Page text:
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The KTVU Piece

On Nov. 3, 2011 KTVU aired a piece about Snitch Tickets, including interviews with Emeryville Police Chief Kenneth James and State Senator Joseph Simitian.  It was a good piece, but contained some information that could be misleading.  Here is the text of the piece, with's comments, in blue type and inside square brackets [  ].
Look below the box for a link to the video.

TV segment broadcast Nov. 3, 2011, by KTVU-2 San Francisco/Oakland

Title shown on screen:  Snitch tickets from red light cameras easily fought in court.

[You don't fight Snitch Tickets in court!  You ignore them, because they have not been filed with the court.]

Anchor Frank Somerville: Red light cameras are all over the Bay Area, and if you get caught you’ll be sent a very expensive ticket in the mail. But many of those tickets are something called a Snitch Ticket, and in tonight’s special report KTVU’s Tara Moriarty tells us that if you get one of those tickets, chances are you won’t have to pay anything.

Reporter Tara Moriarty:  (Showing t-bone crash footage) This is what can happen if you run a red light. It’s dangerous and can be deadly. Many of us push the yellow or make illegal turns, and these days it’s all caught on camera.

Motorist Stillwater:  They had a photo of my car which was definitely my car. You couldn’t see me driving it.

Reporter:  [Motorist] Stillwater got a ticket from a San Leandro camera. It looked real but it wasn’t.

Motorist Stillwater:  (Patting her chest over her heart) With fear and trembling, I didn’t pay the ticket.

State Senator Joseph Simitian (San Jose – Palo Alto):  People get a ticket or a Courtesy Notice as it’s called, and they’re told you have to fill this out or else you’re going to get the ticket.

[A Courtesy Notice is not the same as a Snitch Ticket.  A Courtesy Notice is a reminder, sent to you by the court, after a real ticket has been filed at the court.]

Reporter:  It’s commonly called a Snitch Ticket, with pictures, sometimes video, and a police notification. It looks official but you get it because the police can’t identify the driver and they want you to.

Attorney Sherry Gendelman:  They have no legal obligation whatsoever to turn in who was driving.

Reporter:  Sherry Gendelman is an attorney who specializes in traffic violations.

Attorney Gendelman: You only have to say it wasn’t me. You’re not there to do the work of the police. If they can’t identify the driver, they can’t convict you.

[Don't say "it wasn't me."  The correct response is NO response at all! ]

Reporter:  Legally, you can't get in trouble for not responding?

Emeryville Police Chief Kenneth James:  You cannot get in trouble for not responding.

Reporter:  Emeryville police say almost 40% of the red light camera tickets they send out are Snitch Tickets. A camera at 40th and Horton generates hundreds of red light violations a month. Many [most] on rolling right hand turns, or what is known as a California Stop.

Chief James:  Council felt that was an intersection where we wanted to use the camera as a slowing tactic there.

Reporter:  But it’s not an intersection with many injury accidents. An average of just one a year in the last six years, and no fatalities. And the camera company actually surveys the intersections and tells police where they can catch the most offenders.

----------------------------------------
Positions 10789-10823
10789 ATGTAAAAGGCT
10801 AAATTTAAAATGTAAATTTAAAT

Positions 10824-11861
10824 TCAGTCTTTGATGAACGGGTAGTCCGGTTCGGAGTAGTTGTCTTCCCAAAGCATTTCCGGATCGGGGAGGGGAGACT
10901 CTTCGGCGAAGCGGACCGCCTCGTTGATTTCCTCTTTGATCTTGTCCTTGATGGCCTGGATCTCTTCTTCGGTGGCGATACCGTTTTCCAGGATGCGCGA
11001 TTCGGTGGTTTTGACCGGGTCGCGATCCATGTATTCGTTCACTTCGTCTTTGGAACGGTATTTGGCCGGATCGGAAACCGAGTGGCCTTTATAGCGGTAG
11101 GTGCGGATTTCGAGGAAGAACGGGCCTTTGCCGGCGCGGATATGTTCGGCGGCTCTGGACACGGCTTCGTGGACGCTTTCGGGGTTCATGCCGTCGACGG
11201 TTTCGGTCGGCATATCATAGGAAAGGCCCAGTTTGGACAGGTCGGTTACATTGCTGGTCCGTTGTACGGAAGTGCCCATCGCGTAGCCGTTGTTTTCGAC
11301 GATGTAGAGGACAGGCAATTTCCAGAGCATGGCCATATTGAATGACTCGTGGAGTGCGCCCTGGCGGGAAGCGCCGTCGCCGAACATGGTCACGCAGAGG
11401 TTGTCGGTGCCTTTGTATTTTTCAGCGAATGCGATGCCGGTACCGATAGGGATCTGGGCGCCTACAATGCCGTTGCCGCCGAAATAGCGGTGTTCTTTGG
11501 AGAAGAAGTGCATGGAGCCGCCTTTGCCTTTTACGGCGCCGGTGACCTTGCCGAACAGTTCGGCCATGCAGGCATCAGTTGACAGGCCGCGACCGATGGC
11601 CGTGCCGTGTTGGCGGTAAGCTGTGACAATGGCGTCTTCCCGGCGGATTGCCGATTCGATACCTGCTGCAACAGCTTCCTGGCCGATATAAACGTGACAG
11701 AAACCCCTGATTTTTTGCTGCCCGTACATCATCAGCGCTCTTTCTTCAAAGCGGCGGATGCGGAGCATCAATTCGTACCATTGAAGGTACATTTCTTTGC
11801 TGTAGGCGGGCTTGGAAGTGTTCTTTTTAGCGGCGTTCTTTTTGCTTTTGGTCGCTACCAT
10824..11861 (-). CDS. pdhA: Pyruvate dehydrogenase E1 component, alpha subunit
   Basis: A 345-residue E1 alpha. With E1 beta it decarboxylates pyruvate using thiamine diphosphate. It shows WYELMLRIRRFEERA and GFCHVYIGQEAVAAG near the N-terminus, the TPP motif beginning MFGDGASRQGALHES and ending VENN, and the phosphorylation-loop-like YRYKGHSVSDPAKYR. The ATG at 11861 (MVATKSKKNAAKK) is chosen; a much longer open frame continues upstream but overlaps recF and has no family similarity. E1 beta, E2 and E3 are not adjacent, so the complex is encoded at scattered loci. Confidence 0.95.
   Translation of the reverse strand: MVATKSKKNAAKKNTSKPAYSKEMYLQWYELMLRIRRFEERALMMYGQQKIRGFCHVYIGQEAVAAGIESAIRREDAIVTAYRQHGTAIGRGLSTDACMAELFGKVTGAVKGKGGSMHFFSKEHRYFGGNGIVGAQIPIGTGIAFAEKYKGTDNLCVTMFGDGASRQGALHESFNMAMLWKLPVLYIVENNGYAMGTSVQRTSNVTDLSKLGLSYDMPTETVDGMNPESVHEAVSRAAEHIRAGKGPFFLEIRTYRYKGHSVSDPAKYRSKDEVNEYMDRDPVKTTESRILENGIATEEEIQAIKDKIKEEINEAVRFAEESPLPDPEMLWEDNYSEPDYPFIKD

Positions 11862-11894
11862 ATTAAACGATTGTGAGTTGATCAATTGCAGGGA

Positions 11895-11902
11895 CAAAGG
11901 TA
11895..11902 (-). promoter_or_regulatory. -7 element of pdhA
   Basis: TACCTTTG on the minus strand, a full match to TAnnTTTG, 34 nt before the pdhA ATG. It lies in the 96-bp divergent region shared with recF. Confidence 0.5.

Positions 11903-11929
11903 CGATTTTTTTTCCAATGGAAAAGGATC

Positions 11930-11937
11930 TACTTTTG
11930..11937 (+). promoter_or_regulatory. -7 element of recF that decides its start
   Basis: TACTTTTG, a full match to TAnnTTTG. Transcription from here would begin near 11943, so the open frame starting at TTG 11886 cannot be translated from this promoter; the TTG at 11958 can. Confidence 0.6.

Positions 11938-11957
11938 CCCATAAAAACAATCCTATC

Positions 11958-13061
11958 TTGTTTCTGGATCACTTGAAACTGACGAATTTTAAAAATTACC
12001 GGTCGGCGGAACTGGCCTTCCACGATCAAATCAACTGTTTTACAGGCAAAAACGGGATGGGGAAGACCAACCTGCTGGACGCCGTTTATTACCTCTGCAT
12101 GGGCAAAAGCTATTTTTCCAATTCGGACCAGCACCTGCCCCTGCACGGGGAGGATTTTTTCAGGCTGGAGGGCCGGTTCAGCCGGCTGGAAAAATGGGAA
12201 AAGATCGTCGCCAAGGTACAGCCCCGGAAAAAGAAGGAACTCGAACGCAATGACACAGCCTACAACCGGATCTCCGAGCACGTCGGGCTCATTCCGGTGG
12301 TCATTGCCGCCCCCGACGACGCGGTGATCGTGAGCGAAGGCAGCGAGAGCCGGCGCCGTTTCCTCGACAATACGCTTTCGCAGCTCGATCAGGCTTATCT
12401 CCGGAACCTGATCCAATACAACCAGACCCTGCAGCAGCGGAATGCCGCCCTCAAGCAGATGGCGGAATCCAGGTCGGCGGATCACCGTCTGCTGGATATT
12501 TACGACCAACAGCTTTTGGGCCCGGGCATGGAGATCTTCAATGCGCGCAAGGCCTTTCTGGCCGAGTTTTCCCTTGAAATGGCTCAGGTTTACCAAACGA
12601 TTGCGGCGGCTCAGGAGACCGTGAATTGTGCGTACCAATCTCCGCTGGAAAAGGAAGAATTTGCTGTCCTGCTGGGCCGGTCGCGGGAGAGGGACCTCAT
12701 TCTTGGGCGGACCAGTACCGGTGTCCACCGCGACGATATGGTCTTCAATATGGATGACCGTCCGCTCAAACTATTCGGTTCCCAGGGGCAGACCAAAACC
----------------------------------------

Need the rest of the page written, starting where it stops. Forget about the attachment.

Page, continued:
Chief James:  Basically they’re saying we’re going to make money off that intersection if we put it there.

Reporter:  But that doesn’t bother Chief James.

Chief James:  It’s a half million dollars in fines that we would not normally have collected.

[Emeryville issued 2905 tickets worth an estimated $1.5 million  in fines, at 40th and Horton in the twelve months Oct. 2010 to Sep. 2011.  Chief James is too modest.]

Senator Simitian:  We know that too many communities are putting these up as a way to generate revenue rather than keeping people safe.

Reporter:  Senator Simitian authored a bill that would have required cities to clearly label a snitch ticket that can be confusingly similar to an actual one, but Governor Jerry Brown vetoed the bill last month. The bill’s only opposition: The State Finance Department, which said that California stood to lose $140 million a year.

Senator Simitian:  I think money was part of the calculus here, and I think that’s too bad.

[See the critique of Sen. Simitian and his "reform" bill, SB 1303, in the 2012 Legislation section, on this site.]

Reporter, to Attorney Gendelman:  So $500 is just way too much?

Attorney Gendelman: It’s way too much for any individual to have to pay for a photo enforced ticket.

Reporter:  How can you tell if your ticket is real? Well, experts say, the key, it [a real ticket] will list a court address, and a court date. Some Snitch Tickets will say, “Do not contact the court,” on the back.

Chief James:  We get a lot of complaints on the excessiveness of the citations. Bottom line is, red lights mean stop.

Reporter:  But for [Stillwater], being asked to snitch on herself wasn’t worth the price.

Motorist Stillwater:  I don’t have the money to drop $400. [The fine is more like $500 to $600.]  I’m on Social Security.

Reporter:  Recently some cities decided to put the brakes on red light cameras altogether, including Los Angeles, San Bernardino and Burlingame. But with cameras still in dozens of California cities, motorists who get [something in the mail that looks like] a ticket should definitely check the fine print.

[In early 2011 San Bernardino attempted to end its program but was threatened with a $1.8 million penalty for early termination, so decided to continue the program.]

Reporter:  In Emeryville,Tara Moriarty for KTVU Channel 2 News.

Link to the KTVU Piece